The New Pueyrredón Bridge, officially New Prilidiano Pueyrredón Bridge, is a bridge in Buenos Aires, Argentina, that connects President Arturo Frondizi Highway (AU9, formerly 9 de Julio Sur Highway) in Barracas neighborhood with Bartolomé Mitre and Hipólito Yrigoyen avenues, both in Avellaneda Partido. The bridge crosses over Matanza River (popularly known as Riachuelo), carrying vehicular and pedestrian traffic between both points.
New Pueyrredón Bridge
Nuevo Puente Pueyrredón
|Coordinates||34°39′18″S 58°22′16″W / 34.655°S 58.371°W|
|Carries||Motor vehicles, pedestrians and bicycles|
|Locale||Buenos Aires Province|
|Official name||Nuevo Puente Prilidiano Pueyrredón|
|Maintained by||Dirección Nacional de Vialidad|
|Total length||1,200.00 metres (3,937.01 ft)|
|Width||37.20 metres (122.0 ft)|
|Height||10.00 metres (32.81 ft)|
|Construction cost||US$ 500,000|
|Inaugurated||December 19, 1969|
The structure is made of reinforced concrete.
The new bridge was built to replace Pueyrredón Bridge because of the increasing vehicular traffic on it, adding a point to connect Buenos Aires and Avellaneda districts with the purpose of mitigate the traffic congestions on Hipólito Yrigoyen (then named Pavón) and Bartolomé Mitre avenues of Avellaneda.
By 1965 the Pueyrredón Bridge carried about 90,000 vehicles per day, causing frequent traffic congestions. Engineer Lauro Laura (from "Dirección Nacional de Vialidad", the Argentine national office in charge of the development, planning and conservation of national routes), took over the project to create a new bridge.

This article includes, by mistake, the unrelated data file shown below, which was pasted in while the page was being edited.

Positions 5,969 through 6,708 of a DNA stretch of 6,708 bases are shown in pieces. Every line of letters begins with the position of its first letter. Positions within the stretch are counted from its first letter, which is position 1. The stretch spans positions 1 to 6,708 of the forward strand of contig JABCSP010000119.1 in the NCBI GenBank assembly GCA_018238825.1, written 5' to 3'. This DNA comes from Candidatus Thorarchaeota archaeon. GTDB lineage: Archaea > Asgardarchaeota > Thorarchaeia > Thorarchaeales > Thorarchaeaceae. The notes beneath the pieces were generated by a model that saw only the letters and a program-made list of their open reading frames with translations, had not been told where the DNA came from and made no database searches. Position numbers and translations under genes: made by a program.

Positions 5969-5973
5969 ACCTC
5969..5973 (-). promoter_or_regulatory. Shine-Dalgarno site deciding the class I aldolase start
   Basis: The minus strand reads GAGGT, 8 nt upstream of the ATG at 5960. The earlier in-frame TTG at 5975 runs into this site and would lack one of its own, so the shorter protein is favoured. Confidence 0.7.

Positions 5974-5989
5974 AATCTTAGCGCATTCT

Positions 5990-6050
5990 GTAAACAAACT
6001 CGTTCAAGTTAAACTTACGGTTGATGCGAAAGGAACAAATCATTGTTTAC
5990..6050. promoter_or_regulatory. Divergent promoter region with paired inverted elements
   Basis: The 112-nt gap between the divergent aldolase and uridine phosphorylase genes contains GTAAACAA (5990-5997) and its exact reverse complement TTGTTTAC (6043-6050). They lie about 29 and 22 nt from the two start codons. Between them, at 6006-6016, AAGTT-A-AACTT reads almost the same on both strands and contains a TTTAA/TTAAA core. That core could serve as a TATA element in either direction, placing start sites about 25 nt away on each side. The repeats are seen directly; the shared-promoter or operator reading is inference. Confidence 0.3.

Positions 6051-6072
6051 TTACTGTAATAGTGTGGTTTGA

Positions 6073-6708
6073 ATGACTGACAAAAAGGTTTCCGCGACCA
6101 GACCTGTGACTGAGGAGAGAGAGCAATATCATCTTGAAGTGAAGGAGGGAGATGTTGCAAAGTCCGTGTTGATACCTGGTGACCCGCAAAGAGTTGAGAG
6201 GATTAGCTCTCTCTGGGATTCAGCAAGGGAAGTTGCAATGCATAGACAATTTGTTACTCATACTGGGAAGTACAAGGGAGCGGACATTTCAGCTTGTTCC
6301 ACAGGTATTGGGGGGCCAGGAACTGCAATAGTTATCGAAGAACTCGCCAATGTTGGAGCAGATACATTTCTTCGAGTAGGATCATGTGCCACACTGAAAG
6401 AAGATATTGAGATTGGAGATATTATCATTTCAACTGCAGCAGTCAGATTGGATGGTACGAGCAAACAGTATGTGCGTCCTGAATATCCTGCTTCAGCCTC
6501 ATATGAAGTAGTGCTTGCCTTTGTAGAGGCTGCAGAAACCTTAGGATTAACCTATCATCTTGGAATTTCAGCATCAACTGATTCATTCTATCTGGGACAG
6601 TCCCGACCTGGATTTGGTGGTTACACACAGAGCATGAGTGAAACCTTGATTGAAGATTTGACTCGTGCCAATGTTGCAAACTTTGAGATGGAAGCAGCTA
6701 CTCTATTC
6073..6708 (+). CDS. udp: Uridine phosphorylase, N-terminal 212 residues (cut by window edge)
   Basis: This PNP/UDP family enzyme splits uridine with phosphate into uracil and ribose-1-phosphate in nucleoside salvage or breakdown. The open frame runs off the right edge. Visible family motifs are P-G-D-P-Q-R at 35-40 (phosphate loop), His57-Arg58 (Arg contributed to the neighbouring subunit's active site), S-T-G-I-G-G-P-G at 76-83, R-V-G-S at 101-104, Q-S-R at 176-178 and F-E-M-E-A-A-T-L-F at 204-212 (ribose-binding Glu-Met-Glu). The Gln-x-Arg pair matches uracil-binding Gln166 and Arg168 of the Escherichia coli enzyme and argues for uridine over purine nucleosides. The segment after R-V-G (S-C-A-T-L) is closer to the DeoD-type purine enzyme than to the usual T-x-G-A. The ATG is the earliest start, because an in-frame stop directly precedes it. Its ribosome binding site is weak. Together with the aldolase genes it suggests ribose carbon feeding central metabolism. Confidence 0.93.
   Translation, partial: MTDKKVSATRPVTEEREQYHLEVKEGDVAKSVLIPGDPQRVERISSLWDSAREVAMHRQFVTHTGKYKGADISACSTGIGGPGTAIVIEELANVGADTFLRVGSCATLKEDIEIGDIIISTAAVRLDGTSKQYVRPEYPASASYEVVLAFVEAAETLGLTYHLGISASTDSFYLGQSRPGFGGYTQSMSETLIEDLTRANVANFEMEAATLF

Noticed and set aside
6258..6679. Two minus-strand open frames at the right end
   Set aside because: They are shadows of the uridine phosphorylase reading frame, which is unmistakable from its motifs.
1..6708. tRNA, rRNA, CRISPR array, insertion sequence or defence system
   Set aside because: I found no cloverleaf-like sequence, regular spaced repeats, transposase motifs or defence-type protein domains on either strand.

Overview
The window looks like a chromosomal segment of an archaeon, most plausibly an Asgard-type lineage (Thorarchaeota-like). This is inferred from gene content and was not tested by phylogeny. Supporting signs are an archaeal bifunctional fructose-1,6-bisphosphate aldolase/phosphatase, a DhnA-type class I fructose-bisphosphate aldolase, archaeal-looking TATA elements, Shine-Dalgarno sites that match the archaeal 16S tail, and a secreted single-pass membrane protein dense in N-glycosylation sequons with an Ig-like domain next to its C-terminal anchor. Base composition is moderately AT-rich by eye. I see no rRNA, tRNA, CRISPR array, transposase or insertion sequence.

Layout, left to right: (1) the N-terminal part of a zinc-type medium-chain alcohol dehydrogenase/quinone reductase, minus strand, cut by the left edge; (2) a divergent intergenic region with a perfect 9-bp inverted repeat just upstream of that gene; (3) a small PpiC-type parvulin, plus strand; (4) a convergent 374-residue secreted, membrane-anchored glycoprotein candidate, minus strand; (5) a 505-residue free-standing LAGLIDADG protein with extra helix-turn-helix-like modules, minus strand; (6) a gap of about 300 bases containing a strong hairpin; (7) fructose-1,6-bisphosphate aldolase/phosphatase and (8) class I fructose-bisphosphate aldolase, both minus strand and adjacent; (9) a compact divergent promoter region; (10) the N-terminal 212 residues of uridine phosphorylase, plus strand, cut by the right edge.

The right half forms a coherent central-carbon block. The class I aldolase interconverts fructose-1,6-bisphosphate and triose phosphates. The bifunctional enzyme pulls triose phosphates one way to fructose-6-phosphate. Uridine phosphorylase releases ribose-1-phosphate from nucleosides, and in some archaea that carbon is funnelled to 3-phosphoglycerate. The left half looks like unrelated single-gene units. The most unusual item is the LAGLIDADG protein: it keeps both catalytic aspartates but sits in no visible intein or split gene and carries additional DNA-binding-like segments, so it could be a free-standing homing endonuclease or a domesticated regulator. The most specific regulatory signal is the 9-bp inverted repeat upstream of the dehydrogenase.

The National Government expropriated the 99 houses on the path before demolishing them to build a bridge. Meanwhile, company "Empresa Argentina de Cemento Armado" (EACA) was awarded the tender for the construction. Originally, the access to the bridge was on Montes de Oca Avenue in Barracas. When the 9 de Julio Sur Highway was opened in the 1980s, it became the main access.
The New Puente Pueyrredón was inaugurated on December 19, 1969.
During the 2000s, groups of piqueteros blocked the bridge repeatedly as a way of calling attention over their demands. In December 2002, one of those blocks ended in the dead of two activists, Maximiliano Kosteki and Manuel Santillán, killed by Provincial policemen in the Avellaneda railway station, distant few blocks from the bridge.
- ^ "Puente Pueyrredón: se desató la guerra" on Siete Días magazine, 31 Aug 1965
- ^ a b Día del Camino Año 1969: Su Proyección: Inauguración de Obras y Actos Celebratorios, edited by Dirección Nacional de Vialidad (Buenos Aires, 1970)
- ^ "Cortes en Puente Pueyrredón y en Avellaneda por Kosteki y Santillán", Clarín, 26 Jun 2015
- Media related to New Pueyrredón Bridge at Wikimedia Commons